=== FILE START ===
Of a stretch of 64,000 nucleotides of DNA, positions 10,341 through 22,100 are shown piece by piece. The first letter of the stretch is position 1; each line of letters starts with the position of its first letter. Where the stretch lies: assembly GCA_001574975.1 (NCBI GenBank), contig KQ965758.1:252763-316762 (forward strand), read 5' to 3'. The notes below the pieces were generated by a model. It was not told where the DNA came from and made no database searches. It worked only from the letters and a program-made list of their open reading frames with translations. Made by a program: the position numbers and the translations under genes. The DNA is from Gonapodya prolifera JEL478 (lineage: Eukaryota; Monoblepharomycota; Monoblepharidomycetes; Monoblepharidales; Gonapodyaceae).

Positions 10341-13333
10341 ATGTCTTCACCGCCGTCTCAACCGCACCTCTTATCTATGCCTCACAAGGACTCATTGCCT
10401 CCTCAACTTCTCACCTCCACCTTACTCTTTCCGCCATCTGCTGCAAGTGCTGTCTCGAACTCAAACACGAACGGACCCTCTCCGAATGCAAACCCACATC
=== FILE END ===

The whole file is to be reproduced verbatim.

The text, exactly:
Of a stretch of 64,000 nucleotides of DNA, positions 10,341 through 22,100 are shown piece by piece. The first letter of the stretch is position 1; each line of letters starts with the position of its first letter. Where the stretch lies: assembly GCA_001574975.1 (NCBI GenBank), contig KQ965758.1:252763-316762 (forward strand), read 5' to 3'. The notes below the pieces were generated by a model. It was not told where the DNA came from and made no database searches. It worked only from the letters and a program-made list of their open reading frames with translations. Made by a program: the position numbers and the translations under genes. The DNA is from Gonapodya prolifera JEL478 (lineage: Eukaryota; Monoblepharomycota; Monoblepharidomycetes; Monoblepharidales; Gonapodyaceae).

Positions 10341-13333
10341 ATGTCTTCACCGCCGTCTCAACCGCACCTCTTATCTATGCCTCACAAGGACTCATTGCCT
10401 CCTCAACTTCTCACCTCCACCTTACTCTTTCCGCCATCTGCTGCAAGTGCTGTCTCGAACTCAAACACGAACGGACCCTCTCCGAATGCAAACCCACATC